WaysSouth Voices Newsletter Summer 2011
Since SAFETEA-LU, the 2005 transportation authorization bill, expired in 2009, there has been no comprehensive program to meet our transportation infrastructure needs. The House leadership recently unveiled an outline for its six-year Transportation Reauthorization Bill (available at http://republicans.transportation.house.gov/Media/file/112th/Highways/Reauthorization_document.pdf). The outline is short on detail, and no bill text has been released, but a few things can be determined.
The House bill cuts transportation funding by approximately 34% from FY09 levels. It would likely maintain the historic 80%/20% highway/non-highway ratio of funding, but all programs would suffer significantly. It is unclear how or whether the bill will effectively address the growing backlog of highway and bridge repair needs.
The bill will consolidate and eliminate nearly 70 of the existing 100 transportation programs. Among the programs slated for eliminationand loss of all dedicated fundingare all programs related to bicycle and pedestrian infrastructure and high-speed rail. These projects may be eligible for funding if a state chooses.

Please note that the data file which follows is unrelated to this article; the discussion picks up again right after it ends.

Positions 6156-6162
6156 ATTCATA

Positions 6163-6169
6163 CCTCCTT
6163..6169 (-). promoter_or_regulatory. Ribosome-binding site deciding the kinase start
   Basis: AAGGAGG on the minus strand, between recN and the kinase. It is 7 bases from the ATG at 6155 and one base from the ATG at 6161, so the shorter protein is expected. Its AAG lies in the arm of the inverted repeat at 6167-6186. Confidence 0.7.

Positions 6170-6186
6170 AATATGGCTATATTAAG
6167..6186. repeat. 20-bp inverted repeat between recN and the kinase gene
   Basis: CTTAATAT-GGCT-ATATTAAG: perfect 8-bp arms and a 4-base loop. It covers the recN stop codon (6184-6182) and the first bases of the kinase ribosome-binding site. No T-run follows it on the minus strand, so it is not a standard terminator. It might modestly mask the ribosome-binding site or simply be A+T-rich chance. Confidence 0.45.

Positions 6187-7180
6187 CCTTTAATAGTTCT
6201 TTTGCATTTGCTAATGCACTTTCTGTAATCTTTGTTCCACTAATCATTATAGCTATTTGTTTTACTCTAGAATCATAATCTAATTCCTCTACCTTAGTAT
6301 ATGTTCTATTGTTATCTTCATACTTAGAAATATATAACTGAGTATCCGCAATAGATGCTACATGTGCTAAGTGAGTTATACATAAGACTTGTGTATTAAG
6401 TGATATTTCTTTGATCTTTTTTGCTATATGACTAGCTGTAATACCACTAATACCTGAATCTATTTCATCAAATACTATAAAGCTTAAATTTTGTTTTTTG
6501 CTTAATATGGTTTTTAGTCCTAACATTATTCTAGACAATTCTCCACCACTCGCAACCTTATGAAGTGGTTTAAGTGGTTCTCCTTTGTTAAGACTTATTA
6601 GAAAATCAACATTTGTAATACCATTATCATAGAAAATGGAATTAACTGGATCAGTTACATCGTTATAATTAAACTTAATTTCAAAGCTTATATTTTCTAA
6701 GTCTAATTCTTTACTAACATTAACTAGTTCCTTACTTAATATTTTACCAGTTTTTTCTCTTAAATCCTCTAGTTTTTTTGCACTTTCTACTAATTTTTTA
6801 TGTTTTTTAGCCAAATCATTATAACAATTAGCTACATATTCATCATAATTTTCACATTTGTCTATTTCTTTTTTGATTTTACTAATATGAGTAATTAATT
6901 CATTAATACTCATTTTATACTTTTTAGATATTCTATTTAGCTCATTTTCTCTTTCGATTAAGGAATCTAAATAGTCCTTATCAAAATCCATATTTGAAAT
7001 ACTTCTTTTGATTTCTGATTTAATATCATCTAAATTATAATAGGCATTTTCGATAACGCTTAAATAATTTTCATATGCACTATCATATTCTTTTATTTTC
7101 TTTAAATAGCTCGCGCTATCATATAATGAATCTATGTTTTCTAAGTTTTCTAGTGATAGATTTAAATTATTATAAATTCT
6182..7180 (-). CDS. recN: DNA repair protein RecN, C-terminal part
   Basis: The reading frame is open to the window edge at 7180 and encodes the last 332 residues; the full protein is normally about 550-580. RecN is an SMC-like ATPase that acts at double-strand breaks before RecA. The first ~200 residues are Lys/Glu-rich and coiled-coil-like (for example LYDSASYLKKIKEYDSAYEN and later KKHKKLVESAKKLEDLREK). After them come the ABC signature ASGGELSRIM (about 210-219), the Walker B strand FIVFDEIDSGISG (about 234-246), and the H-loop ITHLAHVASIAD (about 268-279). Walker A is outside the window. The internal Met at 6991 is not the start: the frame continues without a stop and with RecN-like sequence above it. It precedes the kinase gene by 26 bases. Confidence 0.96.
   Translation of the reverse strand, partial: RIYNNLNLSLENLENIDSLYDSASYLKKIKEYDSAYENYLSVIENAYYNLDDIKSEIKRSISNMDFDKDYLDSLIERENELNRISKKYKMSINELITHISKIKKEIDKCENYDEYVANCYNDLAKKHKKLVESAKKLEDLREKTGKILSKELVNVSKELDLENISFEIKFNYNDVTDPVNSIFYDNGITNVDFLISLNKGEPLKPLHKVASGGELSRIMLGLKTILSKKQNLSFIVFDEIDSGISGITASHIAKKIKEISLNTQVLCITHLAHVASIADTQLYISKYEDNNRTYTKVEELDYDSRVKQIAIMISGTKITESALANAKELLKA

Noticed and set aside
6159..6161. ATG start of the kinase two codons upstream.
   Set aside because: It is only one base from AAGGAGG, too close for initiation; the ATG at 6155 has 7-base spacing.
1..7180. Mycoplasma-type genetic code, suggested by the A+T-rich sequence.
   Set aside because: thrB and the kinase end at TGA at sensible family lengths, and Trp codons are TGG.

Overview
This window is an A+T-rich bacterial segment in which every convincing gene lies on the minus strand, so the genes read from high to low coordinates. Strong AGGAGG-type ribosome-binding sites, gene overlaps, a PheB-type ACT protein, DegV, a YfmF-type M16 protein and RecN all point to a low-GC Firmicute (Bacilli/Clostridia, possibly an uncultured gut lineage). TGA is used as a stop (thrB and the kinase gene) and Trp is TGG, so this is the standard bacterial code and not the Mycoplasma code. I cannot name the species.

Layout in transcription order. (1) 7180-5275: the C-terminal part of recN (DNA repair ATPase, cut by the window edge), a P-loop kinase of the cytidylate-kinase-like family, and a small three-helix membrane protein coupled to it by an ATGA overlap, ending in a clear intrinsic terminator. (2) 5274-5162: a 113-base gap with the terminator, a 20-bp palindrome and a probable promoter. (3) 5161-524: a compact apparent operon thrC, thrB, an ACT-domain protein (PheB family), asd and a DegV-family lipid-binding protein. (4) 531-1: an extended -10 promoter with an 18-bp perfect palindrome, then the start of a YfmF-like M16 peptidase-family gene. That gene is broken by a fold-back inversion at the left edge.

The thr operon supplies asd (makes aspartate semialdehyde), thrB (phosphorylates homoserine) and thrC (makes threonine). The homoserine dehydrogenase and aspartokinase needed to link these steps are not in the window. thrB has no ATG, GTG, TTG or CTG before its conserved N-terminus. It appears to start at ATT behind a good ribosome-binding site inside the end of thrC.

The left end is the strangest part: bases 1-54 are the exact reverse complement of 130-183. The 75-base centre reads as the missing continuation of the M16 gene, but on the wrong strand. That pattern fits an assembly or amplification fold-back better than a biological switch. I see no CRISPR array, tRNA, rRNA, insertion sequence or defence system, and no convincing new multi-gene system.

The bill will include performance measures designed to hold states accountable for their decisions, but it is not clear what factors they will incorporate. There are concerns that highway programs may be held to lower standards of performance than other Federal programs and it is unclear whether innovation and competition will be fostered. Most highway funds will be distributed via formula to states.
Several provisions to accelerate project delivery are indicated in the outline, but these are primarily attacks on the environmental review process. This shortsighted approach is likely to create more problems than it solves.
In the name of deficit reduction and tax-cutting, the House bill as currently proposed will slash investment in the transportation infrastructure that is necessary for economic vitality. WaysSouth is concerned that where it does allow investment, reauthorization will be skewed toward the outdated notion that bigger highways are always the best answer to societys problems.
(Note: The Senate will be considering a two-year funding bill, but we do not yet have any details about it.)
As the reauthorization process proceeds, WaysSouth will continue to monitor and provide information and action alerts, particularly as they relate to the Southern Appalachians and Corridor K.